On Thursday, July 25, the Security Service of Ukraine together with the Military Prosecutor's Office seized Russia's NEYMA tanker, which in November 2018 blocked Ukrainian naval boats from passing through the Kerch Strait.
Firstly, the seizure is a positive step, since we absolutely clearly know what vessel it is. The whole world saw her during the "special operation" in yet another act of aggression against Ukraine. That is, it's not some fabrication on the part of Ukrainian authorities.
Secondly, another positive thing is that the seizure took place with the new president in office. After all, he had been criticized during the campaign for being allegedly pro-Russian, amid claims that he would allegedly surrender Ukraine rather than defend it. This is also a positive political signal.
Thirdly, it is also good that our law enforcement agencies cooperate with those who monitor the movement of ships that violate Crimea sanctions. That is, this worked, and it would be desirable that this be done on a permanent basis. In fact, the "blacklist" of violators of sanctions includes at least 350 vessels, sailing both under the Russian flag and those other states...
It cannot be ruled out that in response, Russia could once again slow down the process of returning 24 captured POW sailors, which was earlier announced by Ombudswoman Ludmyla Denisova
What else should be done? It must be understood that the Russians will resort to reciprocal steps. This could be provocations or something symmetrical. After all, the Azov Sea has actually been annexed. And at any moment, it could be blocked (in fact, we already saw it happen once). By the way, this same technology could be applied to our Black Sea ports as well. Moreover, this may not only be about Ukrainian vessels. It can also be about creating obstacles to free navigation of vessels sailing under other flags, just to exert pressure on Ukraine.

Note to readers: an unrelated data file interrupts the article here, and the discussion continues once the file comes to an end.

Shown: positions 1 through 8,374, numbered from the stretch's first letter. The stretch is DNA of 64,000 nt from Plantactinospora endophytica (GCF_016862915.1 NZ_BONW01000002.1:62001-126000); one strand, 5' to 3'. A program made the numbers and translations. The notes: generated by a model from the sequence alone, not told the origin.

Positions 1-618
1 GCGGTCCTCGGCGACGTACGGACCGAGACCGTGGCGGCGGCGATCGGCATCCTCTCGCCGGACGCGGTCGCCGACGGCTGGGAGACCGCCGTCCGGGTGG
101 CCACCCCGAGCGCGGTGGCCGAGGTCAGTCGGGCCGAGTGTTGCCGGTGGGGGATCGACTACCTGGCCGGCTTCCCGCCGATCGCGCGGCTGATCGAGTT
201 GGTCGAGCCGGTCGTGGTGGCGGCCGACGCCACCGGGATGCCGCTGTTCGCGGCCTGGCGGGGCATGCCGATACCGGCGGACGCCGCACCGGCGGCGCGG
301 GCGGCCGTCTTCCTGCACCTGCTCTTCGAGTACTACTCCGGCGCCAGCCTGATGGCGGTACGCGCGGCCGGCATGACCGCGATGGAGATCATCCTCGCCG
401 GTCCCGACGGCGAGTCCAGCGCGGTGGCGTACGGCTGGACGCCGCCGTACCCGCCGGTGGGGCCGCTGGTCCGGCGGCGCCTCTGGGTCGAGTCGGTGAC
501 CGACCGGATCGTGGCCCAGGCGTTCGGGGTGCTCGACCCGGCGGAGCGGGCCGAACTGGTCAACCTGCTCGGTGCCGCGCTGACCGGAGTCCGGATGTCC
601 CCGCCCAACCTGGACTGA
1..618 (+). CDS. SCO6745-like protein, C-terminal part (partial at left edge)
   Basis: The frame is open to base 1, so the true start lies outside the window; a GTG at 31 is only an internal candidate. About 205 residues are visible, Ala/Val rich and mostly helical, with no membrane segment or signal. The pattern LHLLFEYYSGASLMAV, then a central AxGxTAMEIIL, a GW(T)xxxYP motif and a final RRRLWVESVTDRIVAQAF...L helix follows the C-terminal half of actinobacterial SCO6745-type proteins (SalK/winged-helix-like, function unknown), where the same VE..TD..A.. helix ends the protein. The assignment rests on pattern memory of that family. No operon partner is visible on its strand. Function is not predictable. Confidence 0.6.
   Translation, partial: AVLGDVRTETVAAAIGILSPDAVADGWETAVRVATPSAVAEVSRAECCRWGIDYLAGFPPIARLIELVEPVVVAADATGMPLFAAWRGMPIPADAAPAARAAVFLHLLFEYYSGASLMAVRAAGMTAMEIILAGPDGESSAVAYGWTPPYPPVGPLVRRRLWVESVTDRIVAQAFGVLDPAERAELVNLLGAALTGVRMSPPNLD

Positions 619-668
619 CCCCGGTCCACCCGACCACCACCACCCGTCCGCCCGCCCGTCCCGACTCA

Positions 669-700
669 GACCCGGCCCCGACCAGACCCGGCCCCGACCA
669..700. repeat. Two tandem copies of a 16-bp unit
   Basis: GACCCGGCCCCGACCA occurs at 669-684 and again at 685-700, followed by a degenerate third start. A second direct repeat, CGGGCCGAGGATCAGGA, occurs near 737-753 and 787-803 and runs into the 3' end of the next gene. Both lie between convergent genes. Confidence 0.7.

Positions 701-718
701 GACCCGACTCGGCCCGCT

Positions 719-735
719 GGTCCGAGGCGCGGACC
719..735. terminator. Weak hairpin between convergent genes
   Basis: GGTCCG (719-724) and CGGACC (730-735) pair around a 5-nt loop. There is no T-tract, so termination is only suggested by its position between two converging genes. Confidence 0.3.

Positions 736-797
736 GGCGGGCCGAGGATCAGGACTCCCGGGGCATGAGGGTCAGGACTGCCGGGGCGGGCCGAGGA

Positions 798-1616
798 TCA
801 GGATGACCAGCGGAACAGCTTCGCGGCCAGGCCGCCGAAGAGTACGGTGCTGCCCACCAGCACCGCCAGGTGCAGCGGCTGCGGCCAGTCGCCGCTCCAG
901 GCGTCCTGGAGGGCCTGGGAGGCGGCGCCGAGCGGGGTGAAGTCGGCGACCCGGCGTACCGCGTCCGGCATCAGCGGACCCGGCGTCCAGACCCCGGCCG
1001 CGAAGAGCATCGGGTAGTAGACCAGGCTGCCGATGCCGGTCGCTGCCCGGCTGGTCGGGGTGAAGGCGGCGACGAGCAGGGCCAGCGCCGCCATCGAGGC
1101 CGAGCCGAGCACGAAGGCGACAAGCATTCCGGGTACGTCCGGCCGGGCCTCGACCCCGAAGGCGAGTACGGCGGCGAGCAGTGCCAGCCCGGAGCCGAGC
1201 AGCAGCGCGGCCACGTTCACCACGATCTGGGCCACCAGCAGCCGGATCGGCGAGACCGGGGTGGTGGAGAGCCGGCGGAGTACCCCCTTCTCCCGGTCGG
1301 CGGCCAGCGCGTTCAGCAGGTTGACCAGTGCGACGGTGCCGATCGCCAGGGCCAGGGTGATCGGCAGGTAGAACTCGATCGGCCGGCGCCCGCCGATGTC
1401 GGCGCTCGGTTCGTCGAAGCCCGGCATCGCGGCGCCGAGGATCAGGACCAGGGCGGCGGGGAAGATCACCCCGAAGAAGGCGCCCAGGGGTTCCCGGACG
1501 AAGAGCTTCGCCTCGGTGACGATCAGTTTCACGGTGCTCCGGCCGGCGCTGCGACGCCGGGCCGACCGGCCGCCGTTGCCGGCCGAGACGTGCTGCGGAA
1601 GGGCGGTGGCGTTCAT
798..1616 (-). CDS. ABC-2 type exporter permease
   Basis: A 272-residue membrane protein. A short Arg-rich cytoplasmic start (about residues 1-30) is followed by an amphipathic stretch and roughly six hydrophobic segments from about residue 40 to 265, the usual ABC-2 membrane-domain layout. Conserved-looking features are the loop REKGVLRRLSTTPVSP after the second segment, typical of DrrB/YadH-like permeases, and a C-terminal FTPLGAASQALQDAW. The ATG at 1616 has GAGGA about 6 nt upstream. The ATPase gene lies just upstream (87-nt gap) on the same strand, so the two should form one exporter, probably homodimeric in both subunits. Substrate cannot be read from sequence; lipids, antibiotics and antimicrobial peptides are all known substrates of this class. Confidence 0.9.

There may also be other steps – the "fifth column" may rise, and we will have to watch what its representatives will be saying. Most likely, they will accuse Ukraine of provocations, unfriendly moves toward "brotherly Russia," and so on.
It cannot be ruled out that in response, Russia could once again slow down the process of returning 24 captured POW sailors, which was earlier announced by Ombudswoman Ludmyla Denisova.
However, I proceed from the other aspect: Russia is not a democratic state where a rule of law reigns. They have been waging an undeclared war against us, and our citizens who are already their hostages are Russia's weapon of war. We saw them being used as weapons against Poroshenko and, of course, Moscow realizes that this factor undermines the credibility of the president. Now the president is Volodymyr Zelensky.
It's not important when exactly these "weapons" will be used. But its use cannot be ruled out.
But if we do not defend ourselves, we will lose. Therefore, our diplomats must work ahead and let our partners know that the seizure had legal grounds. That's for us to be ready if Russia responds symmetrically. And, in case of the seizure of a Ukrainian ship by Russia, we could raise this issue and attract political and diplomatic support. After all, there is no doubt that Russia will respond. We must be prepared for this and act within the framework of Ukrainian and international legislation.
Oleksandr Khara is an expert with the Maidan of Foreign Affairs Foundation